18 Nov 2012 01:17 PM
buttcat     

RandomAxe: Disclosure: I manage a used book store that's perpetually on the verge of going out of business.

Amazon is not why bookstores go out of business. Mismanagement of bookstores and the idiocy of the US publishing industry are among the top reasons that bookstores go out of business. Amazon is terrible in many, many, many ways, as anyone bright who shops with them frequently will notice, but that's beside the point. And they stay in business because they're very convenient and have few real competitors.

Ebooks are also not why bookstores go out of business. That said, current e-readers are terrible -- their design is driven by marketing crap, not technology or usability, and consumers will continue to get stuck with crap readers if they never hold out for something better. In fact, the trend that seems likely is that tablet computers will eat the reader market whole, and a few years from now you'll be slightly embarrassed to admit that you shelled out actual money for a Nook or Kindle.

I never liked Steve Jobs, but if he were still alive very few people would be buying a Nook or Kindle. Or paying as much as $5 for a typical ebook. I'm just saying.


You're right - we would all be paying $12.99 for a book from Apple's bookstore then a few years later, an additional $2.99 to make it DRM free.

18 Nov 2012 01:18 PM
Raharu     

Girion47: I disagree, I have no interest in a tablet, I have a laptop with a real keyboard and that I can hook a real mouse into. I also don't want to read long things on anything that's backlit, it sucks.


This.

E-Ink is easy on the eyes, and color is around the corner.

18 Nov 2012 01:19 PM
TuteTibiImperes    [TotalFark]  
I have a nook, but I still prefer real paper books. eBook prices are far too high, oftentimes very close to the price of a real physical book.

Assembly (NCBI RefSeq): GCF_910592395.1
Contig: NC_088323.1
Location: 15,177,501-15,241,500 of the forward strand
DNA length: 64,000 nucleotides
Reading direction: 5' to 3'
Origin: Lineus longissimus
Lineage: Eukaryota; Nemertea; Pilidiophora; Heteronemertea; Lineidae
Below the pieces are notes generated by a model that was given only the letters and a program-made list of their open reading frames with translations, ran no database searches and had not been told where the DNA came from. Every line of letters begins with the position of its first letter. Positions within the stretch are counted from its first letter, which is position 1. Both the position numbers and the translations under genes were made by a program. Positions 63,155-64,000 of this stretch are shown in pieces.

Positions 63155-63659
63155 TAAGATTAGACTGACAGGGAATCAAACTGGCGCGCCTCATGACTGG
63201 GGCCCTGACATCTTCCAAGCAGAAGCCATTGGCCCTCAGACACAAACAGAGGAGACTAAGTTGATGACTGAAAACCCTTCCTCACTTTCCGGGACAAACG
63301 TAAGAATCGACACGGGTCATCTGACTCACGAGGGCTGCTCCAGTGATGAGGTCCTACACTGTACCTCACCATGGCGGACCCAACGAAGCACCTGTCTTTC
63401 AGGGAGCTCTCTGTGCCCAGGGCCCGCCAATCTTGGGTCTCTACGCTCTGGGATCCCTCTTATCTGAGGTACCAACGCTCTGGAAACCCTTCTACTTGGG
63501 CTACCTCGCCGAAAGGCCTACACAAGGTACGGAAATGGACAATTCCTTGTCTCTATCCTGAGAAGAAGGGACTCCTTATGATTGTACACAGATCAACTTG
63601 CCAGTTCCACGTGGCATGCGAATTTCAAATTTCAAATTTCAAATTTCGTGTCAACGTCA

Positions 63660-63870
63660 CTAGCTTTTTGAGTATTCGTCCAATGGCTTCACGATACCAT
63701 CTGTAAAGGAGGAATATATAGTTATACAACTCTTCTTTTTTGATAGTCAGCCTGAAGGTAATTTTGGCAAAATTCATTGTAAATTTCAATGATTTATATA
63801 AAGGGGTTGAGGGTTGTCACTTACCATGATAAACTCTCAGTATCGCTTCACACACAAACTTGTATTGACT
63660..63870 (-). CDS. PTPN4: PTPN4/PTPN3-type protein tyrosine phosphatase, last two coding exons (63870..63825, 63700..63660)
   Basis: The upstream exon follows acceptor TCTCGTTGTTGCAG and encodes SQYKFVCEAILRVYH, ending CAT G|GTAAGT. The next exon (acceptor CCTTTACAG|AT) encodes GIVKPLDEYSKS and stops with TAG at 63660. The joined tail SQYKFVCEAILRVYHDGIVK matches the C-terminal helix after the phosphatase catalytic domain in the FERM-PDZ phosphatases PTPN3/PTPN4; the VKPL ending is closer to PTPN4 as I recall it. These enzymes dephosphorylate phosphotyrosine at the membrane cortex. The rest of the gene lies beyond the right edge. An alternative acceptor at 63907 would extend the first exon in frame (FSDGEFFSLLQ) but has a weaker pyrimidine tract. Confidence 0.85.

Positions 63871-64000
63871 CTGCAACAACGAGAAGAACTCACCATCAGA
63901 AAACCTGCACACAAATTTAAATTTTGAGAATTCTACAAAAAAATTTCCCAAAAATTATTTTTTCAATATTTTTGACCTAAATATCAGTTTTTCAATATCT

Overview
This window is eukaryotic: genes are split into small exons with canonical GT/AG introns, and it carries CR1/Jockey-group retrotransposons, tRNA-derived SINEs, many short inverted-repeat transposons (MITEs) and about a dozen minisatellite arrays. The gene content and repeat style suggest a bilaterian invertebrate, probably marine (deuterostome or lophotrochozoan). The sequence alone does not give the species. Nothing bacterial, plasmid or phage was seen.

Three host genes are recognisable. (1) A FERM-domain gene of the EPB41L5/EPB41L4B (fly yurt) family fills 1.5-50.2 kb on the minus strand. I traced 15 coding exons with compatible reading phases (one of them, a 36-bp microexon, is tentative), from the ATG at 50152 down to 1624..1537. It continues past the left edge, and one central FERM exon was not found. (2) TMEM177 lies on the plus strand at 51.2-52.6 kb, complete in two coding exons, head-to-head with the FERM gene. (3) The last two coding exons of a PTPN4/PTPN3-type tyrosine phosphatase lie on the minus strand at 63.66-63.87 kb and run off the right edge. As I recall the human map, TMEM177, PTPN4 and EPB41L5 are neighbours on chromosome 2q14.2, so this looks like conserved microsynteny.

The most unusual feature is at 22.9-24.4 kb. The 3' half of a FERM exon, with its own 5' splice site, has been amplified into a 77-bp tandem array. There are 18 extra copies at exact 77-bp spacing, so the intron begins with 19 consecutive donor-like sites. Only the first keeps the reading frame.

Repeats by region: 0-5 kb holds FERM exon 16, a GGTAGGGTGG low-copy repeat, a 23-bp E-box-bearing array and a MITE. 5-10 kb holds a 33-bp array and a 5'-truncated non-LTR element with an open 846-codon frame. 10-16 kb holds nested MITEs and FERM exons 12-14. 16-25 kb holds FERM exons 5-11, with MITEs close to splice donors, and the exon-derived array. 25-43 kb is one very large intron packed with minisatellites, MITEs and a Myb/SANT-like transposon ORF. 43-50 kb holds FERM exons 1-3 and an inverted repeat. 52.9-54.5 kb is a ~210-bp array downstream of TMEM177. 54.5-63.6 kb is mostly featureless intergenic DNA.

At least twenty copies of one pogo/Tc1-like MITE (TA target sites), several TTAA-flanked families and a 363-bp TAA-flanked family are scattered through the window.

My preference overall is still the library. I can just log onto my county library site, request the book I want, and depending on if it has to be transported from another branch or not, walk in anytime from an hour to three days later to pick it up at the counter, all for free. It's a beautiful thing.

18 Nov 2012 01:19 PM
illuminatis     
Kindle is a fantastic device as far as I m concerned. At any moment of the day when boredom strikes I need merely ease out my kindle from my butt pocket and nearly 1,000 books are within the reach of my stubby digits. Love it, even have a special plastic bag to allow bath time reading.
As for paying amazon their exorbitant prices, a few moments perusing any decent torrent site and you can have all the books your heart desires, scott free, aaarrrrrrggggghhh a pirates life for me.

18 Nov 2012 01:21 PM
Prey4reign    [TotalFark]  
I predict that when they finally develop the Orgasmatron, the publishing and motion picture industries will be given last rites.

18 Nov 2012 01:21 PM
Raharu     

TuteTibiImperes: I have a nook, but I still prefer real paper books. eBook prices are far too high, oftentimes very close to the price of a real physical book.

My preference overall is still the library. I can just log onto my county library site, request the book I want, and depending on if it has to be transported from another branch or not, walk in anytime from an hour to three days later to pick it up at the counter, all for free. It's a beautiful thing.


I do the same thing, with my Nook. Most Libraries are also featuring Epub copies of books.

18 Nov 2012 01:21 PM
Allen. The end.     
FTA: Is Amazon the lessor of these two evils?

You call yourself a writer???

18 Nov 2012 01:21 PM
Girion47     

TuteTibiImperes: I have a nook, but I still prefer real paper books. eBook prices are far too high, oftentimes very close to the price of a real physical book.